strawberry jam with balsamic and black pepper

I bought two jars of jam on Monday at our local farmers market. I had no intention of buying jam. I bought those two jars because I’m a sucker.

After taking my daughter to gymnastics that afternoon, we stopped by the farmers market to browse the selection. It’s a small market, with only ten or so booths set up in the peak months, now through the summer. In the winter months, there might be just a couple of farmers selling their produce. On Monday, though, there were some good things available. Several farmers had fresh tomatoes, greens of some sort or another, lots of zucchini and yellow crookneck squash, and cucumbers. A couple of booths had pints of fresh plump blueberries, and many of those pints were filled with berries almost the size of a dime. One local goat farmer had raw goat’s milk, goat’s milk ricotta, and fresh eggs.

As we were leaving, arms loaded with bags of summer squash and blueberries and a token batch of goat’s milk ricotta, Maddie dragged me over to a table filled with jam jars of all sizes. The jam maker was a tall Australian man wearing a cowboy hat. His accent was lovely. He wasn’t so bad looking, either.

I explained to the jam maker that I had just made a batch of strawberry jam, just two days before. And no, I really didn’t need any jam, but his certainly looked good. He asked my daughter if she’d like a taste. This was a sneaky move, of course. What eight-year old turns down free samples of sweet jam and apple butter? Not mine.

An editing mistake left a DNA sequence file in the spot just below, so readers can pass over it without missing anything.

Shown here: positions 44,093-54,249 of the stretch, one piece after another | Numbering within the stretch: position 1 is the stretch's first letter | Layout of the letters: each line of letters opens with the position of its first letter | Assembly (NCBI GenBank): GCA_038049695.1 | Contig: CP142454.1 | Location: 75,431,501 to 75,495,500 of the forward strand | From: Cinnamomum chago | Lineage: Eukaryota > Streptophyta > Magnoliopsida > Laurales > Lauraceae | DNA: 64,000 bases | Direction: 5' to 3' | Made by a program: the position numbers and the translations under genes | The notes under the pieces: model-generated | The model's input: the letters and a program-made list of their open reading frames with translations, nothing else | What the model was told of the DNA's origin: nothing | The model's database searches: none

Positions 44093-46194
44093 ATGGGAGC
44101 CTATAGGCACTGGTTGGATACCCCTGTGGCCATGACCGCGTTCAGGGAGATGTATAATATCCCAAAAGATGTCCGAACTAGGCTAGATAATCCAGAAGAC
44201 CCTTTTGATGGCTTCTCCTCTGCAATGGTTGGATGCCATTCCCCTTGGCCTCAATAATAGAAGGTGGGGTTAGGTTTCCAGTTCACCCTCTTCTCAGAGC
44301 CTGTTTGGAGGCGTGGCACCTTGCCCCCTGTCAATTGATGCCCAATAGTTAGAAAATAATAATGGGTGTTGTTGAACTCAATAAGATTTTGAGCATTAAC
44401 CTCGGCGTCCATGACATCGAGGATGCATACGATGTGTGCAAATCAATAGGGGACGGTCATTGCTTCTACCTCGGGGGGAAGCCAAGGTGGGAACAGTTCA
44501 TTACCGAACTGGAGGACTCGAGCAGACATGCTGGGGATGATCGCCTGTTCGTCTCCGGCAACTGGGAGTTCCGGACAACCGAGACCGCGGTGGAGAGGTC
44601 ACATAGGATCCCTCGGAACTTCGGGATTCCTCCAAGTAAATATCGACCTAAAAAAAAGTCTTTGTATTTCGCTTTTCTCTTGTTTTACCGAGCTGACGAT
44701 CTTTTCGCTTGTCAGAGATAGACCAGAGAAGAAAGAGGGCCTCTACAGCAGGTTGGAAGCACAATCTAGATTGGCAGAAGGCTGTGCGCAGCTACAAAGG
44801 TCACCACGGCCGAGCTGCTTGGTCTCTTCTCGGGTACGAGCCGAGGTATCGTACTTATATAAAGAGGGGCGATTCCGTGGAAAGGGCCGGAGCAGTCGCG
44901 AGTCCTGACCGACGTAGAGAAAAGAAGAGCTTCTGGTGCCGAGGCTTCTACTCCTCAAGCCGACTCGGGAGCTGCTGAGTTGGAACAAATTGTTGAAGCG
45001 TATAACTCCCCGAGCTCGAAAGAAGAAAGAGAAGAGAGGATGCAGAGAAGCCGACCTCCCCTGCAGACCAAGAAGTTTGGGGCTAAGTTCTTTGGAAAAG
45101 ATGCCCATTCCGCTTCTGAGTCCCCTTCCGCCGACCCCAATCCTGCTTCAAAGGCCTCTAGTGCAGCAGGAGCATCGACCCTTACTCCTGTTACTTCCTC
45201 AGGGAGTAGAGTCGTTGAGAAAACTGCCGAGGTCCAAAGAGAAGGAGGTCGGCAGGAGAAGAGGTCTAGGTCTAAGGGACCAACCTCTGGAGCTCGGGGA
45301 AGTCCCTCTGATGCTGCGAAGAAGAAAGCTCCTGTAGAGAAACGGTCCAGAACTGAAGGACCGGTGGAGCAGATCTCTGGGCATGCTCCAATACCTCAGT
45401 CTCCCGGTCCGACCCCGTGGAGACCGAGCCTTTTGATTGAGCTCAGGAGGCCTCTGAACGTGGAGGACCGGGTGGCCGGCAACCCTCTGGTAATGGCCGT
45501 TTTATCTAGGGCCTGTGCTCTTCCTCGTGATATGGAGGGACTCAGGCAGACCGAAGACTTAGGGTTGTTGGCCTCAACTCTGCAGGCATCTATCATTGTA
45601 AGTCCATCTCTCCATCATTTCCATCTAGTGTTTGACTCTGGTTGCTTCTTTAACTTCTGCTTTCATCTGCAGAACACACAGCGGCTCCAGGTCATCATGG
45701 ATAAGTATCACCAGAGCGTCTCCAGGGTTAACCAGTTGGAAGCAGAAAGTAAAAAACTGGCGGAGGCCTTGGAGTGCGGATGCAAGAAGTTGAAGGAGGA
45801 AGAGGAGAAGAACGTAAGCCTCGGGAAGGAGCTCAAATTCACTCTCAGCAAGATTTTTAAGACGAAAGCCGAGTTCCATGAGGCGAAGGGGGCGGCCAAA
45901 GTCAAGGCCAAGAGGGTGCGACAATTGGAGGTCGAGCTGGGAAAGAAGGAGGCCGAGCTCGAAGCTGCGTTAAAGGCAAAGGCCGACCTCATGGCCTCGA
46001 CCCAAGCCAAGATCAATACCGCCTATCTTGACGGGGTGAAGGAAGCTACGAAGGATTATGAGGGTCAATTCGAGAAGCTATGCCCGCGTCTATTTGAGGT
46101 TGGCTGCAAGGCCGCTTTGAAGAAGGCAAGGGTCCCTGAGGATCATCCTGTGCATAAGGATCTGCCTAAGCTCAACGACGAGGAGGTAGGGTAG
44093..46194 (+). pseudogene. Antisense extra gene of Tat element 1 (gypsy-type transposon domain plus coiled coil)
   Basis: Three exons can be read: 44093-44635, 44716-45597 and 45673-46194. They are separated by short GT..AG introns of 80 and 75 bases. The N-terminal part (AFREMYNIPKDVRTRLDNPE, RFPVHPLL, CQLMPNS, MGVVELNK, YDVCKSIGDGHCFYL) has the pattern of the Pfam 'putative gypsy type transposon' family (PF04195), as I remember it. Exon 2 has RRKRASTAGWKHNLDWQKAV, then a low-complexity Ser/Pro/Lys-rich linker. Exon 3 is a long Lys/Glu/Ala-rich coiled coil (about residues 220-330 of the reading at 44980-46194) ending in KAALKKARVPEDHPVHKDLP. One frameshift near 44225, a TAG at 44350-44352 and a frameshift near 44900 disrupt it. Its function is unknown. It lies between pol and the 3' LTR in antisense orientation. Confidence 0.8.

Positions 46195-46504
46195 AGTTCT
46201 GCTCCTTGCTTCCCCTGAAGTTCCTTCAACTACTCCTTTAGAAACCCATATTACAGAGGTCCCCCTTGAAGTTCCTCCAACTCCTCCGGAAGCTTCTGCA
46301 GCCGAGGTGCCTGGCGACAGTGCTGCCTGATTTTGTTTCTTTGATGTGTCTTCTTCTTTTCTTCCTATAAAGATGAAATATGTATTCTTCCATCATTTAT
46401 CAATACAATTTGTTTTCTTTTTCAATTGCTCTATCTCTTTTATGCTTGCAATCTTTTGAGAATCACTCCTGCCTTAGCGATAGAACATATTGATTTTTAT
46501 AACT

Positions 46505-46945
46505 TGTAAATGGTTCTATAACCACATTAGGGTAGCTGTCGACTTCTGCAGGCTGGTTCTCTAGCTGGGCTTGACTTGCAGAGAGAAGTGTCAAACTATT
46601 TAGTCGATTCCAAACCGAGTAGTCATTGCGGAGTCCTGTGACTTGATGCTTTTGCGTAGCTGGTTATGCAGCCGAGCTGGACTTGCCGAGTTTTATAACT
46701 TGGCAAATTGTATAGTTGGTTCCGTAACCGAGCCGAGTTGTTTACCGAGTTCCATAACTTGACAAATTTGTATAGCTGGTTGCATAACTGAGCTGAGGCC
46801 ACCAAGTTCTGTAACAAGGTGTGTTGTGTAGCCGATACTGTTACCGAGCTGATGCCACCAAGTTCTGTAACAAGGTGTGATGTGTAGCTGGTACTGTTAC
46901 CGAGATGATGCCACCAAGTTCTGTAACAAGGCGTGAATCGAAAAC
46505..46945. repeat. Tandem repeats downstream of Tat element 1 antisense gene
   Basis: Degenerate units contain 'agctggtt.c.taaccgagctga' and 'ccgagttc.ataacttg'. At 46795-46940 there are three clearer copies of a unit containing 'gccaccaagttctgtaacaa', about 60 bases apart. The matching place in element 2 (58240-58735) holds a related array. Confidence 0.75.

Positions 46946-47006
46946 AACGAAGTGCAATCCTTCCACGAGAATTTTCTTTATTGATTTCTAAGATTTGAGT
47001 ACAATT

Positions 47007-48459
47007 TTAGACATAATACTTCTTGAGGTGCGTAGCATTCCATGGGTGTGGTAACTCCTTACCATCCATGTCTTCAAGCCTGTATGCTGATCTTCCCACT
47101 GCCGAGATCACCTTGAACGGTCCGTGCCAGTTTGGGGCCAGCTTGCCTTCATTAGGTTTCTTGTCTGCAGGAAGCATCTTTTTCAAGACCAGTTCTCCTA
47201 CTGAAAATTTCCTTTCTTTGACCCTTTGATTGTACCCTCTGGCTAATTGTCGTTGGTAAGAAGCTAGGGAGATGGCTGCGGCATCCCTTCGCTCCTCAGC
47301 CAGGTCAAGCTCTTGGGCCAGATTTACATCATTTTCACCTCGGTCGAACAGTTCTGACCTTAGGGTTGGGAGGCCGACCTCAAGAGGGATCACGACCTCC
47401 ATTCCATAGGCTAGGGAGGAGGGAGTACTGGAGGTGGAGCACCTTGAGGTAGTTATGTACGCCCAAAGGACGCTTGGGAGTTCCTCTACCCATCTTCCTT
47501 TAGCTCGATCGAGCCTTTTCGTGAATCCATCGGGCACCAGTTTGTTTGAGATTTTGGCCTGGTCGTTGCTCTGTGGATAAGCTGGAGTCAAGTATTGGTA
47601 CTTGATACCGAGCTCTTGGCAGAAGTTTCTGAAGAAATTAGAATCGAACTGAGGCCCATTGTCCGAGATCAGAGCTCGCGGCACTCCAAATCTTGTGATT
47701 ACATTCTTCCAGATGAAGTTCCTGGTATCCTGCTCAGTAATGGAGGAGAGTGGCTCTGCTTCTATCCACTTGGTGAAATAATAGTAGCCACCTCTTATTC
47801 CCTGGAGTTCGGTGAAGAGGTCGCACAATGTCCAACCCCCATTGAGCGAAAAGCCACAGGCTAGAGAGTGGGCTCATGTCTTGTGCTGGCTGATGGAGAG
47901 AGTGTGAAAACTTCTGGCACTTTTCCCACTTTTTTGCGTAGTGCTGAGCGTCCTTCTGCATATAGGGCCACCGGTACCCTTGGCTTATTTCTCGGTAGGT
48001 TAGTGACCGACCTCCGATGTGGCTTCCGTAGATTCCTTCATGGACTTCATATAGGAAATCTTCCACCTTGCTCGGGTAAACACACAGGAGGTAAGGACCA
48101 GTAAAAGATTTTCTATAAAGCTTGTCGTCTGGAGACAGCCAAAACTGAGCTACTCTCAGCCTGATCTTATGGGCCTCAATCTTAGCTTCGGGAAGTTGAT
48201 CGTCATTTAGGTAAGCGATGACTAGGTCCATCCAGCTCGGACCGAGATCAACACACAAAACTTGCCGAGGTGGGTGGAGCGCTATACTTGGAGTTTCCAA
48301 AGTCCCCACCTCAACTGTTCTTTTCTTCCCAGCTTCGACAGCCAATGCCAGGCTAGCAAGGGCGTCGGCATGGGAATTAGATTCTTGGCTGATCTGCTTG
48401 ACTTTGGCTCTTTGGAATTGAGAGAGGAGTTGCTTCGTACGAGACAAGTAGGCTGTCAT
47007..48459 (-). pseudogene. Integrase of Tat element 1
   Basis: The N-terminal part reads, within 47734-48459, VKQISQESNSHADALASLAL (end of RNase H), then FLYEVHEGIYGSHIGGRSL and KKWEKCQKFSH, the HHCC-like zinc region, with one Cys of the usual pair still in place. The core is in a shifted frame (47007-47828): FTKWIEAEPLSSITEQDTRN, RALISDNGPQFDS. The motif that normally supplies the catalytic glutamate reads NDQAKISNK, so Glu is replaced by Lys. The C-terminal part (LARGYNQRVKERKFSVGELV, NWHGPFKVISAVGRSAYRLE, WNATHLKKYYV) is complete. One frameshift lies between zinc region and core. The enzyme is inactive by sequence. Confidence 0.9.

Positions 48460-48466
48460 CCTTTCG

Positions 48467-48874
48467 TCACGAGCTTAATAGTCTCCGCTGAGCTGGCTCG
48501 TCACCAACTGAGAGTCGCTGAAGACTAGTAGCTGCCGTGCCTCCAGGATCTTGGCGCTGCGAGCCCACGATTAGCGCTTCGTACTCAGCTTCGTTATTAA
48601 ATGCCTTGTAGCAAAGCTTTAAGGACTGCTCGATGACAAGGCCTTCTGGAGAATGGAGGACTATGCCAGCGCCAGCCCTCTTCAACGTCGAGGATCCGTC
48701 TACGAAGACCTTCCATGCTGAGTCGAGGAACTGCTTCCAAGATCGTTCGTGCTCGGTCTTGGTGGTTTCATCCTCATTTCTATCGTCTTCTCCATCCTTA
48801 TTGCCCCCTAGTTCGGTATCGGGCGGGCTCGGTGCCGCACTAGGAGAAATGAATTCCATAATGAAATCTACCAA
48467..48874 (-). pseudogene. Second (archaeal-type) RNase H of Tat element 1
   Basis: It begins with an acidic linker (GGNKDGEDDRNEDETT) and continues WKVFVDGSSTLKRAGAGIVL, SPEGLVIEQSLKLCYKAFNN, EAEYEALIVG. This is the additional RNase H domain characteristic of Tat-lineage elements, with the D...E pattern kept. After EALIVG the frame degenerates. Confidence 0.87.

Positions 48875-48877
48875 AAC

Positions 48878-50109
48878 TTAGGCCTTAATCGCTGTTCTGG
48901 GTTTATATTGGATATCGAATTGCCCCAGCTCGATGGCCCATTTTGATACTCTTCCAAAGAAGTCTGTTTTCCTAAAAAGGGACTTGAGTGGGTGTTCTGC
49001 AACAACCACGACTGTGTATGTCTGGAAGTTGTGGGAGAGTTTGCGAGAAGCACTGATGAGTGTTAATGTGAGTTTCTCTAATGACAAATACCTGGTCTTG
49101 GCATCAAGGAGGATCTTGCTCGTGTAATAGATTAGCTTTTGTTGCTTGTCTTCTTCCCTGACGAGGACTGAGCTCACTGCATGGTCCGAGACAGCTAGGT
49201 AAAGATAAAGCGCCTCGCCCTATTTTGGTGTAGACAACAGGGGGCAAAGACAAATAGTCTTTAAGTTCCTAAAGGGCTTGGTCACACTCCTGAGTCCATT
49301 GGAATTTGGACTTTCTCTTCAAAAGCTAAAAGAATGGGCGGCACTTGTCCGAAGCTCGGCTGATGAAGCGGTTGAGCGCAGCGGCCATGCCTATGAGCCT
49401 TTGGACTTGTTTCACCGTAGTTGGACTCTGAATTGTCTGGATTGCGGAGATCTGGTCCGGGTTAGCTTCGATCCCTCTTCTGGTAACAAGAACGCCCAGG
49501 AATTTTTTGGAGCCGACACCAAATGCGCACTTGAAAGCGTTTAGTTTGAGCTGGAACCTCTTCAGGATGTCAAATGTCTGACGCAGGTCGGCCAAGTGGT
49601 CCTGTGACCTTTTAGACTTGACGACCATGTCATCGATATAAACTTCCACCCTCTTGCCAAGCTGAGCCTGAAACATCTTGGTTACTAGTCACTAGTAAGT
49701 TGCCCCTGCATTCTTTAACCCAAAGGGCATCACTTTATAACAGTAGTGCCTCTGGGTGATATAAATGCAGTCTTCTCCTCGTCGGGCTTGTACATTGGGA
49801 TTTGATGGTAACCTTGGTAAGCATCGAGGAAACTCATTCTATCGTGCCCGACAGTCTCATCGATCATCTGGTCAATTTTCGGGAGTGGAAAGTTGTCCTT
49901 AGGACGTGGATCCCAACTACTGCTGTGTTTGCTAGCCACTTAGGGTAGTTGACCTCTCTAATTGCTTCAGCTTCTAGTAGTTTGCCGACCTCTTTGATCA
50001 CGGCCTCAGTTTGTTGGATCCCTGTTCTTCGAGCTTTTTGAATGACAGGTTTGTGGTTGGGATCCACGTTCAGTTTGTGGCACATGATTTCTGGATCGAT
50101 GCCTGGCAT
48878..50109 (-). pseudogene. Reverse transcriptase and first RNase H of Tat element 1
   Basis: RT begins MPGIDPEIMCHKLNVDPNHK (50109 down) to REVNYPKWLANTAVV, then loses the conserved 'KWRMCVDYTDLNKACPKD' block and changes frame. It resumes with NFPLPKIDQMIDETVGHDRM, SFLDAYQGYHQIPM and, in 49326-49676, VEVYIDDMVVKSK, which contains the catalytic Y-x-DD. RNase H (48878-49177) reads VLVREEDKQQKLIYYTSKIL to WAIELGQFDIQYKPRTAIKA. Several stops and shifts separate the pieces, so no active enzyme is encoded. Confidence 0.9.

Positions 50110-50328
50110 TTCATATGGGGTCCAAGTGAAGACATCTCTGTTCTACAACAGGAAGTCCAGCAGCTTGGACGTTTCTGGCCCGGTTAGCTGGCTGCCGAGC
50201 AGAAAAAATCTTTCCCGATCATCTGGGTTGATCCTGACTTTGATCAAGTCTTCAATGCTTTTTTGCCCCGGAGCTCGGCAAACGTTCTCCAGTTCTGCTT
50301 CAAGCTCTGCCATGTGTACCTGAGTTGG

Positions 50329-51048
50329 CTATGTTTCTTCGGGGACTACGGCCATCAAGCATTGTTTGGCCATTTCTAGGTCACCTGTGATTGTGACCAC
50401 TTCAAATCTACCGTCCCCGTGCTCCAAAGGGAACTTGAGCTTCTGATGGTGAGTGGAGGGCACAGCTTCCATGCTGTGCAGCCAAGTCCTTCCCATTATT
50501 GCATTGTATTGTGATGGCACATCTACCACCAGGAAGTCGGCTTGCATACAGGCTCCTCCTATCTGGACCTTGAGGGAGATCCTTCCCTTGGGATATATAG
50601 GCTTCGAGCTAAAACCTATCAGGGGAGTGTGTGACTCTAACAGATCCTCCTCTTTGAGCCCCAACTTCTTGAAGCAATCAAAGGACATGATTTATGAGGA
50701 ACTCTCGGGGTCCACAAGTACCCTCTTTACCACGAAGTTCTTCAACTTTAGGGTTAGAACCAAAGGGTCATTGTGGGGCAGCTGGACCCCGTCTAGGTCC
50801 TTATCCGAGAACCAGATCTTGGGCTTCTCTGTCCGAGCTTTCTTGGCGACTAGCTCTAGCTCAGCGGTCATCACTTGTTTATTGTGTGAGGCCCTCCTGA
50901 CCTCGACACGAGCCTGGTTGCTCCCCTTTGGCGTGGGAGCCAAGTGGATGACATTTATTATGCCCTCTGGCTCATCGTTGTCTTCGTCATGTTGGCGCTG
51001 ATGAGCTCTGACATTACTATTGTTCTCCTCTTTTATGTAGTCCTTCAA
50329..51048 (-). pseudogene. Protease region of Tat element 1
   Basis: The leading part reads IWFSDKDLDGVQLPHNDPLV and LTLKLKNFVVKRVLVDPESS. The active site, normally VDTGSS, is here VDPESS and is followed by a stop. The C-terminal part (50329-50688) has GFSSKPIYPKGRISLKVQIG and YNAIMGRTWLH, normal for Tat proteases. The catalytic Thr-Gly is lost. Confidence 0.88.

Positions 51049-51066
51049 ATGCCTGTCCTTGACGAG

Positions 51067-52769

While winning over my daughter, one lick at a time, the jam maker told me about the flavors he’d created and about his upcoming ideas for new batches. Before I knew it, the Australian had won me over. His passion for jam-making and combining new flavors, his sweetness to my child, and yes, his accent — all of this resulted in me coming home with $10 less in my pocket and two jars of jam we didn’t need.

So, about that jam I made. The Australian’s strawberry jam was good, but mine takes the cake.

After going strawberry picking with the kids on Saturday, we had an abundance of strawberries. Seven pounds of strawberries, in fact. Making preserves of some type seemed the only rational thing to do with that many berries. Other than eating them by the handful, that is.

Jennie is always a reliable recipe source – not to mention friend – and she didn’t fail me here. I used her strawberry jam recipe as a model, mostly because I loved her idea of using the microwave to cut the preparation time. Genius, I tell you. I can hardly wait until her cookbook comes out.

Yield: approx 3 cups

Cook Time: 8 minutes

Strawberry Jam with Balsamic and Black Pepper

This recipe is adapted from Jennifer Perillo’s Strawberry Jam recipe. I used regular pectin since that’s what I had on hand, and I added some balsamic vinegar and black pepper.